When I wake I put on my bathing suit, and throw some slacks and a shirt over it. I check my gym bag, to make sure I have a fresh towel. I have breakfast with my daughter, glance at the paper, check my email. The day is beginning.
My daughter's ride comes, I kiss her goodbye, and pick up my bag and my keys. I make the mile drive to the gym, listening to some upbeat music or other... today, it is the Indigo Girls. I go in the door, swipe my membership card, and find my way to the women's locker room. Usually when I arrive it is deserted, though there may be an older woman or two, early for their water aerobics class. I pull off my slacks and top, pull out my swimming cap, earplugs and goggles. I grab my towel, shut the locker door, and head into the pool.
It is a regular, Olympic sized swimming pool.There are lane dividers in the pool, three wide lanes accommodating 6 lap swimmers very comfortably, 9 swimmers a little more snugly. My routine is to swim in sets of five laps, four of the crawl and one backstroke. Because I tend to lose count while swimming, I have taken to playing songs in my head. If I lose count, I can always think, well, what lap was I on when I started this song?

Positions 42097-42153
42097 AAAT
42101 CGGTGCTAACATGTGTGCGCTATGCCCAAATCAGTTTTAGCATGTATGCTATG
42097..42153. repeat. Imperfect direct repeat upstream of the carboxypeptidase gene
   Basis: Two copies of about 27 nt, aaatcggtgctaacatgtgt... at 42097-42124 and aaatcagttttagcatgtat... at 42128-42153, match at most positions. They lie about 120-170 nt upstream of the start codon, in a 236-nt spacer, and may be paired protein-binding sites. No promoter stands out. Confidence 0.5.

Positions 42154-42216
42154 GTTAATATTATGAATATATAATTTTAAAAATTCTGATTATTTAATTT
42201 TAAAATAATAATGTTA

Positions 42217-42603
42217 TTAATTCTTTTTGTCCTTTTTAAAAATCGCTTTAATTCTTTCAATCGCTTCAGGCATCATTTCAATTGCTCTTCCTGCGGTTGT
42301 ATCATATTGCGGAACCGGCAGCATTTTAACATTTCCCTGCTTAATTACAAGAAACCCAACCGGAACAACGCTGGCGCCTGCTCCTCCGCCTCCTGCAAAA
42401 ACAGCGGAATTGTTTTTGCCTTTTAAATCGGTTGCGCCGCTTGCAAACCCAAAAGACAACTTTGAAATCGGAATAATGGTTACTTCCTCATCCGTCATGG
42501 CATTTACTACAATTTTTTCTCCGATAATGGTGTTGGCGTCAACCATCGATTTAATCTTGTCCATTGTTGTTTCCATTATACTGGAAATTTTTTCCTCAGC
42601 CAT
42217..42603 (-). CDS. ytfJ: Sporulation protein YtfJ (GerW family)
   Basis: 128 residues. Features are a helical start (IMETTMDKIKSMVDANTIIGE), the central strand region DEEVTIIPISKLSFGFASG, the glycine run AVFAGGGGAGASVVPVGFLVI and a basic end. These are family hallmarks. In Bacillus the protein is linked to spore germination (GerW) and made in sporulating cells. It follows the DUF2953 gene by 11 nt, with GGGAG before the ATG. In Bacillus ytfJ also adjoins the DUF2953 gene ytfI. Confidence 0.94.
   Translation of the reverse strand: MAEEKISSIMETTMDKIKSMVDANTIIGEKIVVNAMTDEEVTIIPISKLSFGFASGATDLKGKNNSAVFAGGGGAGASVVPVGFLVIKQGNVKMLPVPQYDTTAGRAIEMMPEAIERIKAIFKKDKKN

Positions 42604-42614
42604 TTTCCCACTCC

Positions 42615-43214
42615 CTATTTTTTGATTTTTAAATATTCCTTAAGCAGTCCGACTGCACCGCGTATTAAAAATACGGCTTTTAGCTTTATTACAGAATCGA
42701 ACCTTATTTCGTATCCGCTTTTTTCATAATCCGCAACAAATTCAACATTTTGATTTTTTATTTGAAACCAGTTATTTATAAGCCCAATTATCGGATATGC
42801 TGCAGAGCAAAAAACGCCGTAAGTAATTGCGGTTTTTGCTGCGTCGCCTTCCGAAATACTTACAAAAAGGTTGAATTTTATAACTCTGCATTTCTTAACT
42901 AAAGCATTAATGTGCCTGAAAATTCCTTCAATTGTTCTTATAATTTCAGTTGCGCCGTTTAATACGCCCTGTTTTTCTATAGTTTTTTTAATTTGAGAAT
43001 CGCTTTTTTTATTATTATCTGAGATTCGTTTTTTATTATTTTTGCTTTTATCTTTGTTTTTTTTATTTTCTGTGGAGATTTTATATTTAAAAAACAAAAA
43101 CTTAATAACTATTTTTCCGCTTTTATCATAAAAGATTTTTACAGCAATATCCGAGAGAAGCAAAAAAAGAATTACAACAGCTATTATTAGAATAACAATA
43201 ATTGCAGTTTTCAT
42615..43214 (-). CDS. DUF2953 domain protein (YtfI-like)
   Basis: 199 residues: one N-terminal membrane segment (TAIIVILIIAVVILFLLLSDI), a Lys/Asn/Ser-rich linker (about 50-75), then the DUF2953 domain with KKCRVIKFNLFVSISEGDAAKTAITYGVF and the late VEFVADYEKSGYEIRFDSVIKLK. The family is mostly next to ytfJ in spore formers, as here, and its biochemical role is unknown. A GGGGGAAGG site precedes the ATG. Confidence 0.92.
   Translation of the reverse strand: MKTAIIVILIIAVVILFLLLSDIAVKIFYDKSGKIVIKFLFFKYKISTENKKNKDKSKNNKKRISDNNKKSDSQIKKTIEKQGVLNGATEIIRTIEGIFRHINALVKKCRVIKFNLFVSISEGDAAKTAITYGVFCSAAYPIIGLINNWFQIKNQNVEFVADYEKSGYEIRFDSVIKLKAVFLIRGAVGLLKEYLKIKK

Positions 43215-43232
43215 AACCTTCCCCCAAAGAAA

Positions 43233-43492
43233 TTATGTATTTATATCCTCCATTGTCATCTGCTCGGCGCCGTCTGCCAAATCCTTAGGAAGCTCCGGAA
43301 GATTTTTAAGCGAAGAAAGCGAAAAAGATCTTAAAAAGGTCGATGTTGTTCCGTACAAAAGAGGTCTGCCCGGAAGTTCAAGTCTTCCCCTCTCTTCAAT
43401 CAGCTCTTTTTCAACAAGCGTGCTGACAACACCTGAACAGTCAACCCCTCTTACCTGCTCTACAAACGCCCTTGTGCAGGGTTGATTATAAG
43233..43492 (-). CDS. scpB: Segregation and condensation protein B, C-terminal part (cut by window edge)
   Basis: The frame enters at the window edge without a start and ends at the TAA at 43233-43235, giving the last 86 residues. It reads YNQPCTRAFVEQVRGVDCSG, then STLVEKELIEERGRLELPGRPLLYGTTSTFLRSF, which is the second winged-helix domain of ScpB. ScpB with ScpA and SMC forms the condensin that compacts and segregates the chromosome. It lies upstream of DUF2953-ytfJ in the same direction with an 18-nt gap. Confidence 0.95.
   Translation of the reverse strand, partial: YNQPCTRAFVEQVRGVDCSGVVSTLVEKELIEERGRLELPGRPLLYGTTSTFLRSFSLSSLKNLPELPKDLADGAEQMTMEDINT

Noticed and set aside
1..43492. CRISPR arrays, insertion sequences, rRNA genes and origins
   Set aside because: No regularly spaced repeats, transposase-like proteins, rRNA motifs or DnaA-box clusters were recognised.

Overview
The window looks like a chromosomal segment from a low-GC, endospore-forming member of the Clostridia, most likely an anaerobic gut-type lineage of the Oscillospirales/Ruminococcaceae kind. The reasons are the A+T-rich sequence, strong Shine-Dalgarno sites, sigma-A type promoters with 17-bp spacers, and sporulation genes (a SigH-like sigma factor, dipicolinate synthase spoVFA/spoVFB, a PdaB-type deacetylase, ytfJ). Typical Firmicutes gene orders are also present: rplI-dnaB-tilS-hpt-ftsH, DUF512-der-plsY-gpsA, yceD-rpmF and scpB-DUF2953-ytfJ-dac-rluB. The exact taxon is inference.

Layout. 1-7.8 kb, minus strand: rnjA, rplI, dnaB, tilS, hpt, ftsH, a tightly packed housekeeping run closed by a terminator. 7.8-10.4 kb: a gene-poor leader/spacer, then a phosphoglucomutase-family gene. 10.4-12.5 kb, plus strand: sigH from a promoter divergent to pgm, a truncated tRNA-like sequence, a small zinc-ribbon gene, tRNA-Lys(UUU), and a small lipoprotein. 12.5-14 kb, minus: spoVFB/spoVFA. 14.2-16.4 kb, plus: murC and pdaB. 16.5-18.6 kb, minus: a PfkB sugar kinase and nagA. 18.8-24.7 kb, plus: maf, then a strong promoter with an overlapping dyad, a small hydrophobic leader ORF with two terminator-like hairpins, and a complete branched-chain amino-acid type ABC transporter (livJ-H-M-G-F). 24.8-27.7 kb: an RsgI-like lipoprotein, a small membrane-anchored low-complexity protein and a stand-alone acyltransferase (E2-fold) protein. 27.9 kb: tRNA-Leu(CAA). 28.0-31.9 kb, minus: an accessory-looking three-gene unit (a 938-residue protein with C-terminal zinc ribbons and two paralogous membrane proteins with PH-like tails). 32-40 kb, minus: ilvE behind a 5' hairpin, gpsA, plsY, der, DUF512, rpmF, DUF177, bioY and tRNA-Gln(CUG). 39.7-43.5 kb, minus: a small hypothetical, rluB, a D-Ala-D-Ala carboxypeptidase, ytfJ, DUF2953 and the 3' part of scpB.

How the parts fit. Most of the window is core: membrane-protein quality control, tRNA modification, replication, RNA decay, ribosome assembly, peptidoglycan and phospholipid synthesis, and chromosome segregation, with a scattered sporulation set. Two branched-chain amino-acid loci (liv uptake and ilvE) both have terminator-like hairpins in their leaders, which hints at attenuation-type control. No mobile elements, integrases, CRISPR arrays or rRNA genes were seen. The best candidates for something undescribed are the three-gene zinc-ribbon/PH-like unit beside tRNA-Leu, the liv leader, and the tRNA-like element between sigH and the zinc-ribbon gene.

The water is not too warm, which I like. It is refreshing. I start at one end, and push off. I stretch and pull the water towards me, kicking my legs, trying to turn my head with the minimum required movement (trying to correct years of lifting my head out of the water, a waste of energy). In the water, my energy grows. I swim better as the laps increase. I can hear only the sound of my own breathing, the water swooshing past me. I can feel only the pull and push, the flex and release of my muscles.
I try to add at least a lap each day. One day I added three, because I felt so good. When I finally stop, usually because the water aerobics ladies and gentlemen have begun to fan out in the pool, I can feel my heart pounding. Sometimes I check my pulse; it's in a good spot for training.
As I leave the water, I return to the unforgiving force of gravity, pulling my heavy body into the earth. But as I walk back to the women's locker room, my legs just a little bit wobbly from the exertion, I know that my blue, true dream of water will be there again tomorrow.